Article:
5. We took back the U.S. Senate in 2006, with Webb’s election tipping it to the Democrats. That, in and of itself, made it all worthwhile.

6. We arguably prevented Felix Macacawitz from getting the Republican nomination for president in 2008. Remember, in early 2006, Felix was busy running, but not for Senate so much as for president. That’s why he was hanging out in places like…oh, Iowa and New Hampshire…and not “real Virginia.” Heh.

7. Before I get to the “negatives’ below, let me just conclude by pointing out that Webb’s been infinitely better than Felix Macacawitz, who would have been a disaster on every issue. So, yes, overall I’d say that in many ways, Draft James Webb worked out extremely well. But now, the negatives…(you knew those were coming!).


1. As I’ve written about previously, my biggest frustration with Webb has been on one of his core “themes” of 2006 — the importance of fighting for the working and middle classes, the need to measure the health of a society at its base and not at its apex, “Jacksonian Democracy.” While I’ve seen some signs of this, I’ve also seen Webb inexplicably arguing that “the proposed $250,000 cut off level is too low, and he is advocating that it be raised.” I’m sorry, but in no way/shape/form is %250,000 per year working class or middle class. In fact, according to a recent poll, 53% of Americans said that making $150,000 or less actually makes you “rich” in this country, while just 29% said that making $300,000 or more is required to be “rich.” So why on earth did Webb make this argument, when in 2006 he argued – correctly – that the rich were getting richer, the poor poorer, and the middle class getting squeezed? I don’t know, but I do know he was right then but he’s dead wrong now. I’d love to hear what Andrew Jackson would say to Jim Webb on this one if he had a chance.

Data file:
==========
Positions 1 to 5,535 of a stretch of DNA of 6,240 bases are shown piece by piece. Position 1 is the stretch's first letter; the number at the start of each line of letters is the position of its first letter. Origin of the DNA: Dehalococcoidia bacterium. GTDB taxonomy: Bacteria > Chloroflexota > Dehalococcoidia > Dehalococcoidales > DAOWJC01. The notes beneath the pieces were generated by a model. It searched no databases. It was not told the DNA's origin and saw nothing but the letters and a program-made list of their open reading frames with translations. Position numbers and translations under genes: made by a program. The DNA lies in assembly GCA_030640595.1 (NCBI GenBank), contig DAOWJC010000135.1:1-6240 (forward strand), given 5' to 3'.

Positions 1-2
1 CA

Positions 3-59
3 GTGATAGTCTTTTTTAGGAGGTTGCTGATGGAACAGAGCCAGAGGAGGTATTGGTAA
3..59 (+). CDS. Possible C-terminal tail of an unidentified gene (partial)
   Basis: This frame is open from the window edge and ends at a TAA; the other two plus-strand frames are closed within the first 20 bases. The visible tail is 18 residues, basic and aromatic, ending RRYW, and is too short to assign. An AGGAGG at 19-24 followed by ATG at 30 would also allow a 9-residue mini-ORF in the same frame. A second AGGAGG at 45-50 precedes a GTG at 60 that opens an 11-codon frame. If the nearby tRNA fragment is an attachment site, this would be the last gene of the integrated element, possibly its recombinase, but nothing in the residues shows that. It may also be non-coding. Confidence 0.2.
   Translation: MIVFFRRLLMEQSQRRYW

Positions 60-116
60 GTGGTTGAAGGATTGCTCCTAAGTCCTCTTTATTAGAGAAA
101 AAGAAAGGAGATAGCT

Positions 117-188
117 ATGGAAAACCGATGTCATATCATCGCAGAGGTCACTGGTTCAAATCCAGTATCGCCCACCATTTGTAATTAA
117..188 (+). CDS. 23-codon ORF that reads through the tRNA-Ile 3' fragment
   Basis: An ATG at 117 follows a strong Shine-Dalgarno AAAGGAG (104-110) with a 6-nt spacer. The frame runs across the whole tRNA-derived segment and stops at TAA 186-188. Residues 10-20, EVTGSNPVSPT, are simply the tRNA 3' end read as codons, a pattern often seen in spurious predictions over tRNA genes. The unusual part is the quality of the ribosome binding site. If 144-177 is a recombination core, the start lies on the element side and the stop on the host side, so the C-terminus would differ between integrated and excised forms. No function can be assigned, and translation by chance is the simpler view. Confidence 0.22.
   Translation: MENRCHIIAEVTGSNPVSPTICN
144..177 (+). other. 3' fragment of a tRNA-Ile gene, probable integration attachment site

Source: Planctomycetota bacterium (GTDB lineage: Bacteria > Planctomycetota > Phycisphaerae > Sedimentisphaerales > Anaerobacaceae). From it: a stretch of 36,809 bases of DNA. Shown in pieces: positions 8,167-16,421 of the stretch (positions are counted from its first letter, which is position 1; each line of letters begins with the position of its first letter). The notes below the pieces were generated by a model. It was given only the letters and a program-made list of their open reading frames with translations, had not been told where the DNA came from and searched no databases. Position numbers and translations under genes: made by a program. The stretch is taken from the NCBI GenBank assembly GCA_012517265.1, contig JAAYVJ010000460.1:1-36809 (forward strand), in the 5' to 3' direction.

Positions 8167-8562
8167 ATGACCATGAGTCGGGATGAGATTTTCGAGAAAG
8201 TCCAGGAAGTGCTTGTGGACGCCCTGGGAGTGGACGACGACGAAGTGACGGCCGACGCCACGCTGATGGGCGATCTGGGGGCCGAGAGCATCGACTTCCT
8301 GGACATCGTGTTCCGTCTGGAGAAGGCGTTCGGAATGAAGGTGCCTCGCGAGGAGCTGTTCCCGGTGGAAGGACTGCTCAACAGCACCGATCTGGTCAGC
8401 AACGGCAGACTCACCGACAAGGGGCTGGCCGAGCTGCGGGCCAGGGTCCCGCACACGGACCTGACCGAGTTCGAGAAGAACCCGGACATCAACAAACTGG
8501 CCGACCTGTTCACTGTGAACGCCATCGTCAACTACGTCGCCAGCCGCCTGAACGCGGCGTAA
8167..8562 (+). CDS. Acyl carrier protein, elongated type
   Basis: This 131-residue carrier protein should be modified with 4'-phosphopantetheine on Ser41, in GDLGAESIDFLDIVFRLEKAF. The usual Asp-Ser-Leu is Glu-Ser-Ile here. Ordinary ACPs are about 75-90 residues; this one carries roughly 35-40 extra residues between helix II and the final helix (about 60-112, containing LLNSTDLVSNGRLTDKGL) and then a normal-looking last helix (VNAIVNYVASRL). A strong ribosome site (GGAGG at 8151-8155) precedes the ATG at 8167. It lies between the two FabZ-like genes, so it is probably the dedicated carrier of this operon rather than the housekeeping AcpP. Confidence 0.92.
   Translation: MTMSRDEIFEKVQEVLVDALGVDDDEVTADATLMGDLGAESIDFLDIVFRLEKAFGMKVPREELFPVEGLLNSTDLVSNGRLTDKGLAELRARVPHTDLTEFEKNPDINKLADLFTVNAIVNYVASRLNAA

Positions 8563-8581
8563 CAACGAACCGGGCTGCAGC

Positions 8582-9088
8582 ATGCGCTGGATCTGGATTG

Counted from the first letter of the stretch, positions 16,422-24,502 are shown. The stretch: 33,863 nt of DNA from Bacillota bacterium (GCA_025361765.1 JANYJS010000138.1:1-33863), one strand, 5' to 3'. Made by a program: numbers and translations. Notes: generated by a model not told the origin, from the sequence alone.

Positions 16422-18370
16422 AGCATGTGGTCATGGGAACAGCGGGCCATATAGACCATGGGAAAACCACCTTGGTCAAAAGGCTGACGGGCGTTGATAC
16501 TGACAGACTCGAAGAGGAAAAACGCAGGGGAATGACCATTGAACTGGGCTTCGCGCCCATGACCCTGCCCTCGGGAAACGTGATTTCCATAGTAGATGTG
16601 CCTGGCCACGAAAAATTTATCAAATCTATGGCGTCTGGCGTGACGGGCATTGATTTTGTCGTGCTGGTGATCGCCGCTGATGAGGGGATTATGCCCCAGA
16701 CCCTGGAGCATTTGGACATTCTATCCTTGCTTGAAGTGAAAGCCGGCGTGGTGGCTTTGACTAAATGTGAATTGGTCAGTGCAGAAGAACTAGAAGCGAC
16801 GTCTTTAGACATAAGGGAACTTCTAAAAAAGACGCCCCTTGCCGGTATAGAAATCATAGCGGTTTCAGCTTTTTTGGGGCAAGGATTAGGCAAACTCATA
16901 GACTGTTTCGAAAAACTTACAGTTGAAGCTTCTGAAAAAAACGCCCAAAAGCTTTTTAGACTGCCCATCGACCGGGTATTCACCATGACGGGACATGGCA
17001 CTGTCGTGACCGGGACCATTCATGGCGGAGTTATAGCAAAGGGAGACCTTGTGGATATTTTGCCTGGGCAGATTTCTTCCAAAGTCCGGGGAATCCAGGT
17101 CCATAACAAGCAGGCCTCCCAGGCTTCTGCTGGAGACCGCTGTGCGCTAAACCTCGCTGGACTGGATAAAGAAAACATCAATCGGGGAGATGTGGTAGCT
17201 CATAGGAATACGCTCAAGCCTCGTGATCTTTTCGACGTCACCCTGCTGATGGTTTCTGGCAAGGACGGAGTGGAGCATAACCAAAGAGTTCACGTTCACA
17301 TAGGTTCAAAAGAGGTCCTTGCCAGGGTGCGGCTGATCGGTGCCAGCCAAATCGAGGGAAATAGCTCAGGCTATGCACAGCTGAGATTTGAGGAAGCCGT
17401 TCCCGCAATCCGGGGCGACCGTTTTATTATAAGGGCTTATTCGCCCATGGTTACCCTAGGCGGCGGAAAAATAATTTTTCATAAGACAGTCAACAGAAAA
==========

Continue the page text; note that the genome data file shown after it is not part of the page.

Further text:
1a. On this same topic, we also had Webb’s absurd opposition – “absurd,” that is, if he’s really the Jacksonian Democrat he claimed in 2006 to be – to the “millionaire’s surtax.” Webb joined with super conservadems like Ben Nelson and Joe Manchin, plus the execrable Joe Lieberman, on that one. Ugh.